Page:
It is the evening of Good Friday. I have just returned from Christ the King Retreat House where a number of people gathered with me to walk and pray the way of the cross. As is true of many Good Fridays, the day has been gray and cloudy. The evening is windy and cold. I recall as a child thinking that the sun rarely shone on Good Friday. It seemed that nature itself was in mourning.
In the midst of this Good Friday evening, the need to prepare for the Easter Vigil and the Solemnity of Easter Sunday turned my thoughts to these beautiful celebrations and the days that follow them.
I suppose if we asked a child or a teenager or even some adults to name the most important day in our liturgical calendar, they would answer “Christmas.” From the earliest days of the Church, however, Easter has been considered the central Christian feast. As St. Paul wrote to the Corinthians, “If Christ has not been raised, then our preaching is in vain and your faith is in vain” (1Cor 15:14). Easter is not only the greatest Christian feast, it is the fulfillment of our faith as Christians. Through His death, Christ destroyed our bondage to sin; through His Resurrection, He brought us the promise of new life both on earth and eventually, on a day known only to Him, in eternity.
Most people think of Easter as a single day. It has never had the commercial appeal of Christmas and because it always falls on Sunday, most people do not get an additional day off from work. Easter, however, is not just a day. It is a whole season. The Easter season stretches all the way to the feast of Pentecost Sunday. Lent, which sometimes feels like it is lasting forever, is 40 days long. Easter, on the other hand, is 50 days long.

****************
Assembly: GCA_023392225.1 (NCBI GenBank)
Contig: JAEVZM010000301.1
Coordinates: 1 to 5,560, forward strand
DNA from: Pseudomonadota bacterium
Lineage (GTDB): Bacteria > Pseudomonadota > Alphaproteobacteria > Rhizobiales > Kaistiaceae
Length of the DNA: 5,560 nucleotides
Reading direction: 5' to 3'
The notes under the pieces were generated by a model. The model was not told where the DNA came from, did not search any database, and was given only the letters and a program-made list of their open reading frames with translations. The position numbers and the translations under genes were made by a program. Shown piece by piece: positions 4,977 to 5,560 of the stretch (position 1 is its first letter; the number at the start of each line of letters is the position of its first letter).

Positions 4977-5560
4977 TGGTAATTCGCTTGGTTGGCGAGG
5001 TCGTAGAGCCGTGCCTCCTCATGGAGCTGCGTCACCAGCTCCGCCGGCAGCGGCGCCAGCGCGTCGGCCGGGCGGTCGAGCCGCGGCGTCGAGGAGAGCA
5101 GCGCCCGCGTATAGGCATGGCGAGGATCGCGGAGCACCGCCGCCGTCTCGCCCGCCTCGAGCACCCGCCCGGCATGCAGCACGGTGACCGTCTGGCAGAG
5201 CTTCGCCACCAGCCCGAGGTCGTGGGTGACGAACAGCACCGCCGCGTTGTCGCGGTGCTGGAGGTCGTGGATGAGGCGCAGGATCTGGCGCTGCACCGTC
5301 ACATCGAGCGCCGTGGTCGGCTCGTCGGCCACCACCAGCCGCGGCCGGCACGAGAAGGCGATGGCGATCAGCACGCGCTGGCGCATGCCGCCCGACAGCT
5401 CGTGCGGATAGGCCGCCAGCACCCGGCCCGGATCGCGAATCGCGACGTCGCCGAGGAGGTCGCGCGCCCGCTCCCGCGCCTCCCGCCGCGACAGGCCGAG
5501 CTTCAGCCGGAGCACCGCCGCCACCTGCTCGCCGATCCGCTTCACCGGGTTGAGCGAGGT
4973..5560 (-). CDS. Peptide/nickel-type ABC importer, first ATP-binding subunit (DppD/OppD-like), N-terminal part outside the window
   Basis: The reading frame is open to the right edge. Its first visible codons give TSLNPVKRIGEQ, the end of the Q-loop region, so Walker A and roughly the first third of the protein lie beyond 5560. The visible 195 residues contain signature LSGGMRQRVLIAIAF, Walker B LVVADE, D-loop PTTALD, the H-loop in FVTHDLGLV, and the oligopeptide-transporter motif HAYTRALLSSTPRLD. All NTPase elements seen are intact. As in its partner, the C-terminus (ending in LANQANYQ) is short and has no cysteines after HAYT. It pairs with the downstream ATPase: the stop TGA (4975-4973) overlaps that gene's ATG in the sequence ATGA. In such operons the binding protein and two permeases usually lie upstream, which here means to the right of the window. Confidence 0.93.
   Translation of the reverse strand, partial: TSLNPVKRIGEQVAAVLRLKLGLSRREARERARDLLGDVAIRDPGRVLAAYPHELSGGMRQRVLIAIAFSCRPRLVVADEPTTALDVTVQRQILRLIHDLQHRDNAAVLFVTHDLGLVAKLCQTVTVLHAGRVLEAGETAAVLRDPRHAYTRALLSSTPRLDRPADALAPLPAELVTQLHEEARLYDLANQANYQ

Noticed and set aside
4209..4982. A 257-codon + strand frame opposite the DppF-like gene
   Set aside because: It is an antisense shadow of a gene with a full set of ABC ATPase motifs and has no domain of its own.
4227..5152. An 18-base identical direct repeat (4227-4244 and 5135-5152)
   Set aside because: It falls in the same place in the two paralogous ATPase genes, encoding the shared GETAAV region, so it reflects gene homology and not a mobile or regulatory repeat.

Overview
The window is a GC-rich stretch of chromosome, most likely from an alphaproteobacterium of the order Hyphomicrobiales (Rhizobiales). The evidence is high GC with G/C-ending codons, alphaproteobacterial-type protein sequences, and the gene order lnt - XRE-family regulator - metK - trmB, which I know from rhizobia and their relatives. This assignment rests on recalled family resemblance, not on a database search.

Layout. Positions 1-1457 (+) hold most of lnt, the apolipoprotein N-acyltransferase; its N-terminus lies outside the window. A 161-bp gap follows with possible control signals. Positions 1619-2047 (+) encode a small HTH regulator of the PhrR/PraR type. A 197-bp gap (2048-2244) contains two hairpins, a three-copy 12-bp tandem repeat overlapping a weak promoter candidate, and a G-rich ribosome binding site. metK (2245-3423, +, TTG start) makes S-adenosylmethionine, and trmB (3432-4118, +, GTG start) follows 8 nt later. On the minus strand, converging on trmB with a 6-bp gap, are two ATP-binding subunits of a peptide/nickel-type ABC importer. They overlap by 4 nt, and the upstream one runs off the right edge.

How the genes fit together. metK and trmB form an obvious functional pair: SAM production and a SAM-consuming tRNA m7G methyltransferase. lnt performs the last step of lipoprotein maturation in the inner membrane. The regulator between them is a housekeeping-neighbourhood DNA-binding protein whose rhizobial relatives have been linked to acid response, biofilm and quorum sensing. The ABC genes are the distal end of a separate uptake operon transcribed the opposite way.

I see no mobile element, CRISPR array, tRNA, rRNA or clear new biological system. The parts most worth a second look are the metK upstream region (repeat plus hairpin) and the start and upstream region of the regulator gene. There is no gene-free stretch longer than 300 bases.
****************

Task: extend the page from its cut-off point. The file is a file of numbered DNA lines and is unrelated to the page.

What we celebrate on Easter Sunday is such good news that the Church wants us to keep its message in our minds and hearts for more than a day. It takes more than a day to absorb the meaning of Jesus’ Resurrection and to awaken our memory of God’s power and presence in our lives.
In his exhortation The Joy of the Gospel, Pope Francis reminds us that a believer is “essentially one who remembers” (13). At Masses all through the Easter season, the usual practice of reading from the Old Testament is replaced by readings from the Acts of the Apostles. These readings help us to remember the story of the Church’s earliest days and her mission to spread the faith throughout the world. They remind us of the heroism, controversies, persecutions, and miracles that testify to the continued presence of the Risen Christ in the world through the lives of His disciples and the power of the Holy Spirit.
In a well-known Easter Homily, St. John Chrysostom writes, “Let us celebrate this great and glorious feast of the Resurrection of the Lord, let us celebrate it with joy and devotion; the Lord is risen and has reawakened the whole earth” (Sermon, On the Resurrection).
The Easter season prolongs the glorious feast of the Resurrection of the Lord. It is a time to celebrate the gift of new life and hope and joy. It is a time to remember all the Lord has done for us. It is a time to think about our response to the good news and in particular our call to be missionary disciples.
“The ultimate miracle of Divine Love is this, that the life of the Risen Lord is given to us to give to one another. It is given to us to be lived at home, at work, in any place, any circumstances. It is to be lived through our natural human relationships through the people we know, the neighbors we see. It is given to us, if we will take it, literally into our hands and give it to others” (The Risen Lord, Caryll Houselander).
Easter and the days that follow it should be an encouragement and a sign of hope for us today. Despite war, violence, and personal struggles God has not abandoned us, nor left us to our own devices. The risen savior is still with us. The 50 days of Easter ask us to reflect on His presence, and — even in the face of danger or fear — to live with joy and hope as committed disciples of the risen Lord. Yes, thank God — Easter is more than a day!
If you have a prayer intention you would like me to consider during the weeks ahead, please mail it to my attention at 240 E. Onondaga St., Syracuse, N.Y. 13202.